Self-Evaluation of Teaching

Self-Evaluation of Teaching

Formal evaluation of your own teaching serves at least two purposes

  • Analyzing your own pedagogy can be a productive component of the development of your teaching over time, and
  • Your presentation of your pedagogy can guide others in their evaluation of your teaching. 

Formal self-evaluation can take a number of forms

The most developed form is a full teaching portfolio, which will likely include a teaching philosophy, a description of your teaching methods and learning assessments, evidence of student learning outcomes, and other documentation.  If you would like guidance and feedback as you develop a teaching portfolio, please join our Community of Practice on Teaching Portfolios, a two-week program offered each May.

Perhaps the most basic component is a self-evaluation of a course you have just completed, and you may find evaluating one recent course to be a practical and manageable start for self-evaluation of your teaching.  The resulting self-evaluation might form part of your annual review.  Later, you might combine it with your self-evaluations of subsequent sections of the same course for a more condensed account your pedagogical approach to that course— such a cumulative evaluation might form part of an application for promotion, for a new position, or for a teaching award.

Self-Evaluation of a course you have just completed

A formal self-evaluation of a course you have just completed is likely to be a written document of 1-3 pages. 

Consider beginning with some specifics that will provide helpful context for your audience:

Basic course information:  

  • Course number and title, 
  • Brief course description, 
  • The delivery method, and, if it was in-person, where it was taught,
  • How often the class met and when,
  • The number of students in the class,
  • Whether the course included a separate lab, 
  • Any other relevant specifics.

Information about how the course fits into your own experience: 

  • How many courses you were teaching in this semester,
  • Whether this was a new preparation for you or how many times you've taught it before , 
  • Whether this is a new course or one that is also taught by other faculty, and, if the latter, whether you sought to adhere to the department norm or to make changes to how the course is usually taught,
  • Whether you collaborated with co-instructors or graduate teaching assistants.

After this introductory material, your evaluation of your course design, pedagogical strategies, and/or interaction with students can be organized in any number of ways:

You might divide your self-evaluation into two sections: what went well in the course and what you would like to do differently the next time.  

  • Describing what went well, try to address how you know that component of the course went well and why that component is important.
  • Describing possibilities for improvement, try to focus on specific things that you will be able to change—this will allow you to demonstrate continual improvement and to assess how these changes work over time.

You might consider elements of your course chronologically, addressing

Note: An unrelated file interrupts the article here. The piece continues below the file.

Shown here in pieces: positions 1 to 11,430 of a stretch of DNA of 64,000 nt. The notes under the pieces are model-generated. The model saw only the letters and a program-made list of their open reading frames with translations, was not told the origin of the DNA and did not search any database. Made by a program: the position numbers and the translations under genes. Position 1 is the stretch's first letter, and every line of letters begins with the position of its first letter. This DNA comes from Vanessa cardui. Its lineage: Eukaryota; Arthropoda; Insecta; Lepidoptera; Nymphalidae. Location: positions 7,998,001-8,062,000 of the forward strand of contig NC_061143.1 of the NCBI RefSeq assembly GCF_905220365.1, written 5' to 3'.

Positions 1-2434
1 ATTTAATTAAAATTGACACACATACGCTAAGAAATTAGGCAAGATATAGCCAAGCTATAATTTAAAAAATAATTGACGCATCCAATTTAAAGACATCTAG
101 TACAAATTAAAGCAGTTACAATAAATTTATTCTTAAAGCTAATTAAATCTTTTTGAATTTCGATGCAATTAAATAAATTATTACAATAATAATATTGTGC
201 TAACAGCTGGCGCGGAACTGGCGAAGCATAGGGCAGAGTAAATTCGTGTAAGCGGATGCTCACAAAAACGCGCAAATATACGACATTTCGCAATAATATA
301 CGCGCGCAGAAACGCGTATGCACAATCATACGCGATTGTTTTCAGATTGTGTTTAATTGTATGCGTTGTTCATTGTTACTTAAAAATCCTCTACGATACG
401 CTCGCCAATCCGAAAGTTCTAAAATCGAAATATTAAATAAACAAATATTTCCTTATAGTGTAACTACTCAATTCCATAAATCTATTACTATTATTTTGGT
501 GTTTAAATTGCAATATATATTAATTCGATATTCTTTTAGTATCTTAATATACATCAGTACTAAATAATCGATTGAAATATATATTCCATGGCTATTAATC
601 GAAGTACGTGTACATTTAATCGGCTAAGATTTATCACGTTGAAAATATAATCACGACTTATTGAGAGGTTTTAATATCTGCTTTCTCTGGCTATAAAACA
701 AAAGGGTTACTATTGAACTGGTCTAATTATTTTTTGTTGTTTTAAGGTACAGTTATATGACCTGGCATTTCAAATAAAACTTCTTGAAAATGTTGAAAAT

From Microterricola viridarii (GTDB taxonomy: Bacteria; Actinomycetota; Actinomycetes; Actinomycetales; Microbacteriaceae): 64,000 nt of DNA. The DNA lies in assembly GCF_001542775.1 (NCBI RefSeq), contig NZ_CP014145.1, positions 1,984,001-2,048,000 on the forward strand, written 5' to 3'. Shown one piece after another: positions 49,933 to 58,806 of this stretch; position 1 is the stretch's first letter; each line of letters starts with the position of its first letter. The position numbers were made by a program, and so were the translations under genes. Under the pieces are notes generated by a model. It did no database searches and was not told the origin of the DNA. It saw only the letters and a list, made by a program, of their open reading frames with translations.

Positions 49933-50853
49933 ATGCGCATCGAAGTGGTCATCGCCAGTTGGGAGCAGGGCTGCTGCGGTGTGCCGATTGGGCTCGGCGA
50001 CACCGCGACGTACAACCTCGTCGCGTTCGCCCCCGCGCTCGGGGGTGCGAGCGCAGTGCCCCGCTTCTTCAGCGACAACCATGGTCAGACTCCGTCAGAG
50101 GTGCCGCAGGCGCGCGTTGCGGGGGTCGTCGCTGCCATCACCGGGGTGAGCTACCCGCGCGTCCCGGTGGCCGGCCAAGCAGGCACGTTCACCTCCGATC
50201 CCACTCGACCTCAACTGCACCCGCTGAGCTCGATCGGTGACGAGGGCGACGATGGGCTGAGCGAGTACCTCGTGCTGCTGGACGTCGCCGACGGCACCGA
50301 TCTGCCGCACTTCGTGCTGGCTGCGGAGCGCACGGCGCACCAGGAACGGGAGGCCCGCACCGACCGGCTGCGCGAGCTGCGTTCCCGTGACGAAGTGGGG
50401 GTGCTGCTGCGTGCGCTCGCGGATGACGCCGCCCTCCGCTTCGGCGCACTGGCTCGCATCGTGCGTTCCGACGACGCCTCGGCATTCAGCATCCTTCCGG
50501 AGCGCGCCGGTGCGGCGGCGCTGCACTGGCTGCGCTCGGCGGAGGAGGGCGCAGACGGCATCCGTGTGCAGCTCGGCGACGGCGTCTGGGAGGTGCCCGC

• your initial course planning and design, including your course objectives
  • practices you used to engage students in the course material
  • activities you designed to communicate the material to the students
  • assignments and exams you designed to assess student learning
  • feedback you provided to help students improve throughout the semester

(This chronological approach can work well for a course in which you gather mid-semester feedback from your students, providing a framework that enables you to document changes you may have made in response to feedback as you moved through the semester.)

You might decide to organize your self-evaluation with reference to the learning objectives of the course.  For each learning objective, you might explain 

  • what pedagogical strategies you used to reach that objective, 
  • which strategies were most successful and how you know, 
  • which strategies could be improved or replaced and how you might do that.

You might decide that the most useful direction for your self-evaluation for a particular course would be a focused response to one element of your teaching that semester.  For example, many self-evaluations of teaching in 2020-21 focused on how the instructor adapted to the pandemic conditions.  This kind of focus can be useful in other situations, as well, in response to a new development in your field, your pedagogy, and/or your own professional trajectory.  You might focus your self-evaluation on how you responded to one of the following:

  • a development in the field of study
  • a particular pedagogical initiative, such as inclusivity and/or accessibility
  • a particular pedagogical innovation you have been working on 
  • an innovation in the course compared to previous incarnations
  • a trend in the student course surveys
  • an observation by a colleague
  • interactions with CTL

Support for your self-evaluation

Evidence supporting the claims your self-evaluation makes about your course design, pedagogical strategies, and/or interactions with students can be supported in a number of ways:  

  • You might refer to your course materials (syllabus, assignments, exams, etc.)
  • You might refer to demonstrated student improvement on course assignments and/or accomplishments connected with the course
  • You might refer to feedback you provided on student work
  • You might refer to interactions you had with students or collaborations among students
  • You might analyze student perceptions of the course based on communications from student and/or trends in the student course surveys  
  • You might refer to comments you received through a peer review of your teaching or a CTL classroom observation